After the wedding, Leslie and Ben have to head out to their car to search for their kids’ stuffed zebras.  Apparently Roz called them to let them know that the triplets were having a zebra-related meltdown.  While they’re outside, reporters show up, asking if it’s true that Ben’s running for Congress.  When he doesn’t answer, they push him more, asking what makes him qualified, since the only other time he held political office, he was eighteen.  Ben tries to get rid of them by pointing out that he’s in the middle of a crisis, but then quickly spins it – he’s always solving crises, he says, in his role as city manager, and all of the positive changes he’s made within Pawnee prove his capability.  And then he officially announces that he’s running for Congress.  It’s probably, like, one of the top 5 greatest things that has ever happened to Leslie.

During the reception, Donna thanks April for all her hard work, and while she’s grateful that April managed to keep the Meagles under control, she wishes there had been just a little drama, just to keep things exciting.  So April and Andy get LeVondrious, Donna’s oft-mentioned estranged brother, to show up.  It turns out the source of their rift is over the ownership of a microwave – which LeVondrious brought with him.  Which he promptly picks up and smashes on the ground.

But it all has a happy ending, because Donna is thrilled that her wedding had some drama after all.  Because, come on.  Donna Meagle cannot have a perfect, beautiful, problem-free wedding.  That would be the most boring thing ever.

Some other great moments throughout the episode – and this is a condensed list, because holy crap, was this episode full of great moments and lines:
  • “Please avoid my trigger words: flowers, schedule, vows, bride, groom, food, love, happy, church, event, wedding, and Craig”.
  • “Legally, no more than three Meagles are allowed on an international flight together.  But they give great gifts.  Gotta get that flatware.”
  • We already learned that one of the triplets’ names is Sonia.  But as my lovely friend Kelly pointed out, if you watch the end credits, they list the names of the kids: Sonia, Stephen, and Wesley.  They’re probably there in every episode featuring the triplets, and mostly I’m just ashamed it took me this long to figure it out.  But the mystery is finally solved!
  • I briefly mentioned my shock that it took this long for Rachel Dratch to appear on the show, but I loved how she was used.  I love this ongoing thing that the triplets are terrors, because of course any child of Leslie Knope would have limitless energy.
  • “I love you more than Ben.  I do.  If Ben left me, I would be sad, but I would get through it.  But if you left me, I would never recover.”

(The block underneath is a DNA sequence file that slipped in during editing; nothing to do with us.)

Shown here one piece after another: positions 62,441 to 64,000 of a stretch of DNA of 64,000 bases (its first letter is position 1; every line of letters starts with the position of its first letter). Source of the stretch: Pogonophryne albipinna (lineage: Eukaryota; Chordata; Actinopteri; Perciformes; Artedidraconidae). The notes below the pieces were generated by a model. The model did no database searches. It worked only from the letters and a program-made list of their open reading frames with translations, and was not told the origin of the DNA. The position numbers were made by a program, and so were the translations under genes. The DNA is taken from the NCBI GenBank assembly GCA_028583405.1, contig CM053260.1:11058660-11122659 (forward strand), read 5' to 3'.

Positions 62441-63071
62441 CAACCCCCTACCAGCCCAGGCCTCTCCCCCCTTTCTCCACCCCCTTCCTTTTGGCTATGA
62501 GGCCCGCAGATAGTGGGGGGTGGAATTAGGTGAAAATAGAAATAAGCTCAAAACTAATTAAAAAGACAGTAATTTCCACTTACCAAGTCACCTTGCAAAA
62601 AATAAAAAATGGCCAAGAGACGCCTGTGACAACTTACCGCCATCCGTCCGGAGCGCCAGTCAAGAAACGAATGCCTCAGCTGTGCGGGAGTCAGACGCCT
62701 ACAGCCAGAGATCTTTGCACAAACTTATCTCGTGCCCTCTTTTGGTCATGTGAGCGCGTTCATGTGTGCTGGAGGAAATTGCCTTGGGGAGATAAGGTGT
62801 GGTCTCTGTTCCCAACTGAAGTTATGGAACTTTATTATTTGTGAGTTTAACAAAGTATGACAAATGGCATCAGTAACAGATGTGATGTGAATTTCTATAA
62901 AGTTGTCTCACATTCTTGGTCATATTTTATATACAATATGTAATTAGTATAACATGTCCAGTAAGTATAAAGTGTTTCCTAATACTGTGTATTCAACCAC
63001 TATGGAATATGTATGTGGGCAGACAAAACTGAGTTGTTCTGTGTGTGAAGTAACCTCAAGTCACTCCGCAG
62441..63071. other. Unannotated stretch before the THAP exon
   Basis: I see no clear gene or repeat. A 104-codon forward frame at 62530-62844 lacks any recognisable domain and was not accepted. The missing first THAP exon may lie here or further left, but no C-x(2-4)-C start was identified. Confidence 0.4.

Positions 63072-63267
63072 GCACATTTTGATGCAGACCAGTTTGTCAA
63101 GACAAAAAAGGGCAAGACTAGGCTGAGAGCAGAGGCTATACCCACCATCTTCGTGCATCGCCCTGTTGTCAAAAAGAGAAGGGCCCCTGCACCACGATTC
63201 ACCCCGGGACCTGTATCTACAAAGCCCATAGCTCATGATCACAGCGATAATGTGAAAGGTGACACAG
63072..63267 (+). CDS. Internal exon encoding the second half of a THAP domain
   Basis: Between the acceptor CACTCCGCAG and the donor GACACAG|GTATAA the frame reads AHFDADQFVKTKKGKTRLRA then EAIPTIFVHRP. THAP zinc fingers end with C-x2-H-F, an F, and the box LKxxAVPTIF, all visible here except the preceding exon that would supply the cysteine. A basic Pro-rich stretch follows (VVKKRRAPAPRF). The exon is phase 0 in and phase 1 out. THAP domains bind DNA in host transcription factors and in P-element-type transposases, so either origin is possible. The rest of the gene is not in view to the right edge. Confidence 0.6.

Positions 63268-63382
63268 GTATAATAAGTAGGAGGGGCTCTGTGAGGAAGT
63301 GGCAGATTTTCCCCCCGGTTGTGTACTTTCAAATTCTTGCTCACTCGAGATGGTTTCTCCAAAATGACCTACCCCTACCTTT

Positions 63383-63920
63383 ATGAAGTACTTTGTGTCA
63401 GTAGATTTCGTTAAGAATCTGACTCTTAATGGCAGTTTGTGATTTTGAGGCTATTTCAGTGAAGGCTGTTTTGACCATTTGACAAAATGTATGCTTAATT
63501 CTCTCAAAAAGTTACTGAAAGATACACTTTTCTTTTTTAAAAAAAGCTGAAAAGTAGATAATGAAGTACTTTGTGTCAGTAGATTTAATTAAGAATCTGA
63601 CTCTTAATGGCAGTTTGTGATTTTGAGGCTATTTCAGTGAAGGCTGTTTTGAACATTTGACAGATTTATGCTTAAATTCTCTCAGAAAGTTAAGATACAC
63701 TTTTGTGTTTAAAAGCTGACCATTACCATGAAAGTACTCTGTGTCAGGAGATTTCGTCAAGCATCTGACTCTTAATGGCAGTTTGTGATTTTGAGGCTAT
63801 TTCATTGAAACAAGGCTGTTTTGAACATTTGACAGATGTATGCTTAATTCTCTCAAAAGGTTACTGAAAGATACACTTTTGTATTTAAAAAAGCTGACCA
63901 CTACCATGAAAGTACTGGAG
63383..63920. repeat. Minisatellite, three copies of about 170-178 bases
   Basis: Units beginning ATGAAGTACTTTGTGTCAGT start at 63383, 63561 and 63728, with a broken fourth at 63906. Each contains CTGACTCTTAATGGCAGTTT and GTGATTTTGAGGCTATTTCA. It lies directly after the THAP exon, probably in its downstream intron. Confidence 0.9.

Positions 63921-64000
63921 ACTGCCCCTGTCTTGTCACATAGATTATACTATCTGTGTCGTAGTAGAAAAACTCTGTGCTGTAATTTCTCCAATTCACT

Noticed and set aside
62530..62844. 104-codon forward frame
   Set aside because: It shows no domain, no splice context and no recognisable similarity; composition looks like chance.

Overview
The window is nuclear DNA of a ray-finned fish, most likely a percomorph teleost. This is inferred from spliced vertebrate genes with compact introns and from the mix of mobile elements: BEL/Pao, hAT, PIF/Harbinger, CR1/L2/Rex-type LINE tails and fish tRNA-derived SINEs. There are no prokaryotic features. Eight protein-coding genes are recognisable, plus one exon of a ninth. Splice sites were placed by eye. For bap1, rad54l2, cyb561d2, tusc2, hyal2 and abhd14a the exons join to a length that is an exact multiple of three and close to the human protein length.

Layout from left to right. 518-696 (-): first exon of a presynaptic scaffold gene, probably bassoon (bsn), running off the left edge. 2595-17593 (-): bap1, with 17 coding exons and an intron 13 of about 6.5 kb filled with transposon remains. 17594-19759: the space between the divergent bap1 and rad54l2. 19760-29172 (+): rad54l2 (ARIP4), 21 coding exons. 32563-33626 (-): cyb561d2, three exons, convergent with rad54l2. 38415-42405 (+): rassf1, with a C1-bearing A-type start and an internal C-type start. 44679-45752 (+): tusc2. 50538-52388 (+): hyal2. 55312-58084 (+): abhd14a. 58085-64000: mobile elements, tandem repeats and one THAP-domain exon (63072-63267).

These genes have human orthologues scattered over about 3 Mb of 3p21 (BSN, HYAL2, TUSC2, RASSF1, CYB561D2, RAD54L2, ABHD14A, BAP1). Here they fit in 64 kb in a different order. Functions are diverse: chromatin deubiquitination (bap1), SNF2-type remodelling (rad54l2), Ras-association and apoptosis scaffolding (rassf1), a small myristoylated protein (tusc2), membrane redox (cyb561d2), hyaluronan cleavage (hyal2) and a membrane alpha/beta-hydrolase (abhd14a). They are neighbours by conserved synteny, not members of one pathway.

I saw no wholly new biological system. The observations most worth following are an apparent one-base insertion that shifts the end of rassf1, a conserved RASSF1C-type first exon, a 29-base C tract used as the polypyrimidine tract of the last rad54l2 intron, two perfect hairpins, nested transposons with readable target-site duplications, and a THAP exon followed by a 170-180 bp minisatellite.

• Jen’s reaction to the triplets, and her smugness over the fact that she doesn’t have children, was one of my favorite bits throughout the episode.  “Your life is gross.  My life is amazing.”
  • “The words that they say sound passive but seem aggressive.  I feel like there should be a term for that, like…nicey-meany.”
  • “I would be a congressman.  Or woman, equal rights, but that doesn’t apply.”  Ugh, could Ben Wyatt be any more perfect for Leslie?
  • “Ben should be the royal archduke sultan emperor of all inhabitable lands on Earth.”
  • Drunk Ben: “Condifent.  Con – I feel condifent.”
  • All of Ben’s speech was perfection, but my favorite part was, “What?  It’s you!  I love you!  You’re my sexy roommate!  We love each other!”  “WOO!  He’s talking about me!”  “Yes I am, baby doll!”  Yeah, maybe I swooned when Drunk Ben called Drunk Leslie baby doll.  You don’t know me.
  • I didn’t notice it the first time I watched the episode, but when Ben checks his phone and sees that Jen announced his campaign, one of the other headlines reads, “Bellchick on ‘RobotGate’: ‘None of our players are robots.’”  Amazing.
  • It’s small, but when Leslie and Ben wake up in the hotel, they’re matching “Willy Wonka and the Policy Factory” shirts.  THESE NERDS.
  • “Knope, you’re a softie, but on the inside, you’re a straight-up boss.  April, you’re the exact opposite.  Y’all inspire me and I love you.”
  • Everything Donna said to Michelle, her childhood friend who’s one of her bridesmaids, was gold.  It was a hilarious, subtle way to point out that we don’t see any of these characters’ friends besides each other, so of course Donna is going to give April and Leslie a heartfelt speech that expresses her appreciation of them…and then not do the same for her other bridesmaid.  And yes, today absolutely is a test for Michelle.
  • “The doctors once told you you were never gonna walk again, so this should be easy.”
  • “Oh my god babe, that was so hot.”  There are fewer things in the world I love more than the recurring joke of Leslie and Ben getting turned on by each other’s political aspirations.
  • The BEAUTIFUL moment when April questioned why Terry’s place card at the wedding said Garry, and everyone’s subsequent decision to call him Garry from now on – something that Donna did on purpose.  Garry’s talking head afterwards absolutely slayed me.  “After thirty years, my coworkers are finally going to call me by my real name.  I’m blessed.”
  • Everyone needs to watch the reception scenes again and watch Ginuwine’s reactions – first when April yells at him, then when he thinks Craig is introducing him to sing.  Can we go back in time and make Ginuwine a regular on the show?
  • Questlove as LeVondrious.  I was done.
What did you all think of “Donna and Joe”?  Will you be voting for Ben Wyatt for Congress?  Let me know in the comments!  Oh, but please try to avoid any of my trigger words – they’re “show,” “Leslie,” “Parks and Recreation,” “blog,” “writing,” and “Ron”.  Thanks so much.